YLNM was founded in 2014 by communities, organisations and networks from Africa, Europe, North and South America. The  network exists to support those communities who have decided to say NO to mining, in recognition of their right to say no, their right to Free Prior and Informed Consent and the unique challenges they face in defending land, water and life.

The organizations are also listed under Obstacles section in Energy + Minerals Section [Link here]

Readings & Resources to learn more about issues related to Extraction

  • Mining

Obstacle 3:

Financial Institutions, Transnational corporations and Governance 

Understanding and responding to water injustice will necessarily involve attention to key linkages related to food, energy, and health and other sectors. Water access and the quality of water are highly unequal as it varies according to a range of social and spatial gradients.

Water grabbing involves the capturing of the decision-making power around water, including the power to decide how and for what purposes water resources are used now and in the future. The injustice deprives local communities whose livelihoods often depend on these resources and ecosystems.The dominating forms of water expertocracy facilitating privatization and water grabbing have varying levels of detrimental impacts on the environment and local communities. Subsequently, it is critical to recognize the comprehensive mechanisms that underpin large scale projects across the globe. They are initially supported by transnational corporations and/or financial institutions, and facilitated by treaties, international policies, backed by credit agencies, and formulated and/or operated government bodies. At the local level, the projects are consulted with water experts, reviewed and approved by local state agencies whose primary goal is to secure and strengthen economic development, while ignoring the detrimental effects of the projects on the local communities.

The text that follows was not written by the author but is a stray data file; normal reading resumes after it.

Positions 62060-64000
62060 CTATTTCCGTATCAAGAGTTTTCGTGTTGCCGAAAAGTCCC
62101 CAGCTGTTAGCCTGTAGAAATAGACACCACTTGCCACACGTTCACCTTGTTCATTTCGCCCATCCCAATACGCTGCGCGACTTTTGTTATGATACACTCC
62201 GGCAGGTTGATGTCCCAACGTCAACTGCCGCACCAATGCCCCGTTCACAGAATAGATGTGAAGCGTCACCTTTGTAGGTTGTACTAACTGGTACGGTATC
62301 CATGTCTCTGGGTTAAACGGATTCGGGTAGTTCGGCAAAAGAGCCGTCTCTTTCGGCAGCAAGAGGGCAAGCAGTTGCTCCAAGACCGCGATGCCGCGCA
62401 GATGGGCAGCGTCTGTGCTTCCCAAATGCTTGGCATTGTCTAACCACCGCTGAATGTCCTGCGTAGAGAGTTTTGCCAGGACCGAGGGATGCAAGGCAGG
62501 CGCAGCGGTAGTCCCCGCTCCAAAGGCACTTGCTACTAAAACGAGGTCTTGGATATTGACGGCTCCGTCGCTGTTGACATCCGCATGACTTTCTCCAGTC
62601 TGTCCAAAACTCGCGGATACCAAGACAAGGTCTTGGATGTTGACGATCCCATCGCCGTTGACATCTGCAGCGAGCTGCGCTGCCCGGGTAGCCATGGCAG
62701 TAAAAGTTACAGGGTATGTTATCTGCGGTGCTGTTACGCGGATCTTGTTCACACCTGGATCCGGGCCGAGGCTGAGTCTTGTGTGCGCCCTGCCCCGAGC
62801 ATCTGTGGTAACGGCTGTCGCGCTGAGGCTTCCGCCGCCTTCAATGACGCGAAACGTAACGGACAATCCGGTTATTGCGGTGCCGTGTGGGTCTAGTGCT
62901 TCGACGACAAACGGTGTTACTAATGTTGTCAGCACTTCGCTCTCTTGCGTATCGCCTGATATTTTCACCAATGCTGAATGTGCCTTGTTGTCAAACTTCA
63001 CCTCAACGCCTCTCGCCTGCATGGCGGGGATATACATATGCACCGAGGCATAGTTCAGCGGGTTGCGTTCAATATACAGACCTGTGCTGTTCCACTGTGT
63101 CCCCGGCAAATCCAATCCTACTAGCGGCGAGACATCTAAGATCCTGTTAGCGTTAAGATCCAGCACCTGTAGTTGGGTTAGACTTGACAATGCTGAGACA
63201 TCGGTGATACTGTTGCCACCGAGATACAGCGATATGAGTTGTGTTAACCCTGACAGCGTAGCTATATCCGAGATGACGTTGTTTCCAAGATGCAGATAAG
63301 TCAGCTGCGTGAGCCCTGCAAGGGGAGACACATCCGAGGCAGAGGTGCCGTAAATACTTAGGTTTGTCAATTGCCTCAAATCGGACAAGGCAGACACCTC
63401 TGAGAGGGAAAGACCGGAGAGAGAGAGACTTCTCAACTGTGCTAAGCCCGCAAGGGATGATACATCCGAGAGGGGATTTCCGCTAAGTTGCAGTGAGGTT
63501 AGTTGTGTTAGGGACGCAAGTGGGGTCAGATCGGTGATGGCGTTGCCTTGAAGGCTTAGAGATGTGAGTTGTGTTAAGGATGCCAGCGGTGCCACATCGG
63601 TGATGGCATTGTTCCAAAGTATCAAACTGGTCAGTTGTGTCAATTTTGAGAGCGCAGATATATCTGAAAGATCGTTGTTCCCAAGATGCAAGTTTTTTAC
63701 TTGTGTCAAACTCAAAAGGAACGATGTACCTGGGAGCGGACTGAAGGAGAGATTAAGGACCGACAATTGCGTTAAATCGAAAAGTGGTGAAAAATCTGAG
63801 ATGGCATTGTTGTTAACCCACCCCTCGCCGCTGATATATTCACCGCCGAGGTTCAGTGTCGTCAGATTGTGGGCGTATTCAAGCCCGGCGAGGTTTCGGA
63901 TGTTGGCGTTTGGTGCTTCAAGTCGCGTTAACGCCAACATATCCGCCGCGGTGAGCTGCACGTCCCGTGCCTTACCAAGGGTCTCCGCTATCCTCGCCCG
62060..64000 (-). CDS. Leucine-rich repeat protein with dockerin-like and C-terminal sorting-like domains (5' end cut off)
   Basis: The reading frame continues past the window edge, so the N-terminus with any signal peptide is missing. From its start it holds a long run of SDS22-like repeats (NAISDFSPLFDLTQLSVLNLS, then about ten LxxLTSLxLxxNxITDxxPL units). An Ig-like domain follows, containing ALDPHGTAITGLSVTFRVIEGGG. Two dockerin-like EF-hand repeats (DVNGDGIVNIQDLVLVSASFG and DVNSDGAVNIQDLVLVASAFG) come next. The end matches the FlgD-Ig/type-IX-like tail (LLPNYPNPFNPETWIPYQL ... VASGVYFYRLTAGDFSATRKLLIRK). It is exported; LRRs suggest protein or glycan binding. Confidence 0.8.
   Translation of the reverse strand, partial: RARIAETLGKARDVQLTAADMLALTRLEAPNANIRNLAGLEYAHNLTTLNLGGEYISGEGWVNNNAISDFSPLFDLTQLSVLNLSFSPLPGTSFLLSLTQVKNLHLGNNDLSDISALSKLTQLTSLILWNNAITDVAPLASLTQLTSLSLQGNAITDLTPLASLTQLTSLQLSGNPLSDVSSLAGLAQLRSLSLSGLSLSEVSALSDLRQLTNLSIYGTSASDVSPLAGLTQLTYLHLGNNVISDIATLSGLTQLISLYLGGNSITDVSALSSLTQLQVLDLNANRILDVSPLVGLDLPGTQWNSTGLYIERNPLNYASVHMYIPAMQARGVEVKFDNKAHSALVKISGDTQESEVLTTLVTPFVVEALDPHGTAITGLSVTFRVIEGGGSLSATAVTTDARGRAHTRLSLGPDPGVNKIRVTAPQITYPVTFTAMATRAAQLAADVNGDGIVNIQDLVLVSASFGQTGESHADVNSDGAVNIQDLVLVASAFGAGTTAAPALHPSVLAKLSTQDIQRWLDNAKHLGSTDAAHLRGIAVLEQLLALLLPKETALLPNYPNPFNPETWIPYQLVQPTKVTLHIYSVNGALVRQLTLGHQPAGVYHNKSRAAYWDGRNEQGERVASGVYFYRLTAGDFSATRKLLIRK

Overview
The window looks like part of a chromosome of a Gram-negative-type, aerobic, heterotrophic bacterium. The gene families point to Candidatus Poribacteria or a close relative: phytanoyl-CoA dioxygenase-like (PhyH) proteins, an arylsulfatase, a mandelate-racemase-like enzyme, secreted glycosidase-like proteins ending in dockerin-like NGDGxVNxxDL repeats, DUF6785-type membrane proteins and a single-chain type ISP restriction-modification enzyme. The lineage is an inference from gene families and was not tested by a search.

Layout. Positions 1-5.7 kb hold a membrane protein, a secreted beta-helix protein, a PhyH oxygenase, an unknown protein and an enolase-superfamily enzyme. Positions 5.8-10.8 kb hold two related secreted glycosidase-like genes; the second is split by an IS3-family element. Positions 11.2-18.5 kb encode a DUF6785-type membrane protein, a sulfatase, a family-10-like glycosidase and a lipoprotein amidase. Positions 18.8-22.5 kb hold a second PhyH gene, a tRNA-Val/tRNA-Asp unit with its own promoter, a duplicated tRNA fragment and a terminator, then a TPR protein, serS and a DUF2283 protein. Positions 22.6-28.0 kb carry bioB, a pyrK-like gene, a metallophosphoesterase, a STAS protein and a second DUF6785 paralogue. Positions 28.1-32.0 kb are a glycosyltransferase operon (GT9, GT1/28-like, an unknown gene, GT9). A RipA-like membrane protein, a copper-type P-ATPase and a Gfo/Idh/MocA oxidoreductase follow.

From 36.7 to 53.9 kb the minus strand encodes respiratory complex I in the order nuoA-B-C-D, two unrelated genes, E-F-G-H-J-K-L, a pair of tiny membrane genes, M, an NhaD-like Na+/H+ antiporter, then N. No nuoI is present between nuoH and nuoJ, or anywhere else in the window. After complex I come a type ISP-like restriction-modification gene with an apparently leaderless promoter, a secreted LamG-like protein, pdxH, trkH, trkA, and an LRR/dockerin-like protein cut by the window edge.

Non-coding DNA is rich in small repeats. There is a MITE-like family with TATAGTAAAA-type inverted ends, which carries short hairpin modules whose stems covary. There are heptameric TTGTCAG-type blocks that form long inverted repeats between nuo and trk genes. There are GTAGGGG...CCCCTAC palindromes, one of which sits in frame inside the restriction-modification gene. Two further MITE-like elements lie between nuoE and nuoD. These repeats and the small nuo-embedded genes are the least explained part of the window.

The environmental crises of the Anthropocene are deeply connected to economic policies that have enabled and continues to perpetuate exploitation and injustices. Some of the major global institutions and sectors are listed below:

  • Public-Private Partnerships (PPP)
  • State bureaucracies and Water Expert Communities
  • Water Privatization Companies 
  • Transatlantic Trade and Investment Partnership (TTIP)
  • World Trade Organization (WTO)
  • World Bank
  • International Finance Group (IFC)
  • Asian Development Bank (ADB)
  • International Monetary Fund (IMF)
  • Trans-Pacific Partnership (TPP)

Organizations working to create awareness about Trade agreements:


A shared concern about the growth of bilateral trade and investment deals outside of the World Trade Organisation (WTO) and a feeling that these less visible agreements were "under the radar" of many social justice activists led to the formation of bilaterals.org website. The site’s goal is really to support social movements resisting the imposition of these deals, in a way that builds bridges between isolated efforts and shows the bigger, often global, dynamics at play.

La Via Campesina

La Via Campesina is an autonomous, pluralist, multicultural movement, political in its demand for social justice while being independent from any political party, economic or other type of affiliation. The movement fights against Capitalism and Free trade, Transnational Companies and Agribusiness, and Patriarchy. 

                                   Poster Image from La Via Campesina’s Communication kit 

Transnational Institute(TNI)

TNI’s Trade & Investment project opposes the European Union’s corporate-driven trade and investment policies by providing well-researched analysis on its social and ecological impacts, supporting the development of popular campaigns and proposing alternative policies that prioritise people’s rights over corporate profits.

Overview of Trade Agreements & Info on Global Financial Structures

Additional Reports, Publications & Articles:
  1. [Paper] The Social Construction of Scarcity, Water in Western India
  2. [Article] Perils of the US-India free trade agreement for Indian farmers
  3. [Report] The Clean Development Mechanism: Local Impacts of a Global System
  4. [Blogpost] Anti-politics of climate change [Bangladesh]
  5. [Slides] Water governance in India
  6. [Paper] The UN World Water Development Report 2016, Water and Jobs : A Critical Review: Assessment: WWDR 2016, Water and Jobs
  7. (Article) Indian Tea Estates [Land and water grab]
  8. (Report) Indian Tea Plantations
  9. [Leaflet] The Unfair Cooperation Agreement on Water Privatization (Jakarta)